let us have a bottle of the best gooseberry wine, to keep up our spirits. I have wept so much at all sorts of elegies of late, that without an enlivening glass, I am sure this will overcome me; and Sophy, love, take your guitar and thrum in with the boy a little.”


Good people all of every sort,
  Give ear unto my song,
And if you find it wond’rous short,
  It cannot hold you long.

In Islington there was a man,
  Of whom the world might say,
That still a godly race he ran,
  When’er he went to pray.

A kind and gentle heart he had,
  To comfort friends and foes;
The naked every day he clad,
  When he put on his clothes.

And in that town a dog was found,
  As many dogs there be,
Both mongrel, puppy, whelp, and hound,
  And curs of low degree.

This dog and man at first were friends;
  But when a pique began,
The dog, to gain some private ends,
  Went mad and bit the man.

Around from all the neighbouring streets
  The wondering neighbours ran,
And swore the dog had lost his wits,
  To bite so good a man.

The wound it seem’d both sore and sad
  To every Christian eye;
And while they swore the dog was mad,
  They swore the man would die.

But soon a wonder came to light,
  That show’d the rogues they lied,
The man recover’d of the bite,
  The dog it was that dy’d.

“A very good boy, Bill, upon my word, and an elegy that may truly be called tragical. Come, my children, here’s Bill’s health, and may he one day be a bishop.”

“With all my heart,” cried my wife; “and if he but preaches as well as he sings, I make no doubt of him. The most of his family, by the mother’s side, could sing a good song: it was a common saying in our country, that the family of the Blenkinsops could never look straight before them, nor the Hugginsons blow out a candle; that there were none of the Grograms but could sing a song, or of the Marjorams but could tell a story.”—“However that be,” cried I, “the most vulgar ballad of them all generally pleases me better than the fine modern odes, and things that petrify us in a single stanza; productions that we at once detest and praise. Put the glass to your brother, Moses. The great fault of these elegiasts is, that they are in despair for griefs that give the sensible part of mankind very little pain. A lady loses her muff, her fan, or her lap-dog, and so the silly poet runs home to versify the disaster.”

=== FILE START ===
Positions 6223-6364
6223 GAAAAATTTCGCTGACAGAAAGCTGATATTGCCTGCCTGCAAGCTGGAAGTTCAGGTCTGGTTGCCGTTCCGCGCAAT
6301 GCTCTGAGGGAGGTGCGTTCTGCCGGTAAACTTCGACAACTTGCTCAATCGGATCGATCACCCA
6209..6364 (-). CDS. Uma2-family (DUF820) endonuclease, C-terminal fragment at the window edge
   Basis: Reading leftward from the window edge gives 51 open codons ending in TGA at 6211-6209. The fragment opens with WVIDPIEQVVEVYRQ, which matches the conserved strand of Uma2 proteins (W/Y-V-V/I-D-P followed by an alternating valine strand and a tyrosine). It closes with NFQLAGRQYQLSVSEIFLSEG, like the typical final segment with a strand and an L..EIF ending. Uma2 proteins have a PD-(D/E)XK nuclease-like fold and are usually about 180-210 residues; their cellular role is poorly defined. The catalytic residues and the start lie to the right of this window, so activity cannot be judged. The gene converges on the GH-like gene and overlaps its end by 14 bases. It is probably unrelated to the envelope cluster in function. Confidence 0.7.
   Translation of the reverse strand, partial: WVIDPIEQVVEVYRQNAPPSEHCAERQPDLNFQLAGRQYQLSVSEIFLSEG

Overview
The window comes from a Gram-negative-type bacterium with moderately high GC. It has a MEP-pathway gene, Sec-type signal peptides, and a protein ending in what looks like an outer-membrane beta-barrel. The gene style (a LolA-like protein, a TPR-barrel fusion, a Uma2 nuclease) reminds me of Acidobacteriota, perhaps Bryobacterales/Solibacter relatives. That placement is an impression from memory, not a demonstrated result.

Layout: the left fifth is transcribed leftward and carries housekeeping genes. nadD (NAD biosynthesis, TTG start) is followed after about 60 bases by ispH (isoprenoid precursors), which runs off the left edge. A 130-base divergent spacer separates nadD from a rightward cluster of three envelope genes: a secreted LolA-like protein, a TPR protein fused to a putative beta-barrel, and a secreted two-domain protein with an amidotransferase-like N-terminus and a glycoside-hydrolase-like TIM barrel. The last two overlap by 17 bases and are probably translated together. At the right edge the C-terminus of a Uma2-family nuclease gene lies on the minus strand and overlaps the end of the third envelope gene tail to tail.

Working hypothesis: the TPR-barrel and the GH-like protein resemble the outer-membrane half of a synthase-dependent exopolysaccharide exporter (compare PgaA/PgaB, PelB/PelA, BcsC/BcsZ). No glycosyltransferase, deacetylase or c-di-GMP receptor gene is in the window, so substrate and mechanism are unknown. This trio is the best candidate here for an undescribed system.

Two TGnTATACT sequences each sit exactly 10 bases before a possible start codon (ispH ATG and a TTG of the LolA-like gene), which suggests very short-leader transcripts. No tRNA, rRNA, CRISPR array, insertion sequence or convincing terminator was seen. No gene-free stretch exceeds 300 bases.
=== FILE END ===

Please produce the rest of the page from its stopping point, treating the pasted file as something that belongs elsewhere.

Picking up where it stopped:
“That may be the mode,” cried Moses, “in sublimer compositions; but the Ranelagh songs that come down to us are perfectly familiar, and all cast in the same mould: Colin meets Dolly, and they hold a dialogue together; he gives her a fairing to put in her hair, and she presents him with a nosegay; and then they go together to church, where they give good advice to young nymphs and swains to get married as fast as they can.”

“And very good advice too,” cried I, “and I am told there is not a place in the world where advice can be given with so much propriety as there; for, as it persuades us to marry, it also furnishes us with a wife; and surely that must be an excellent market, my boy, where we are told what we want, and supplied with it when wanting.”

  By PanEris using Melati.

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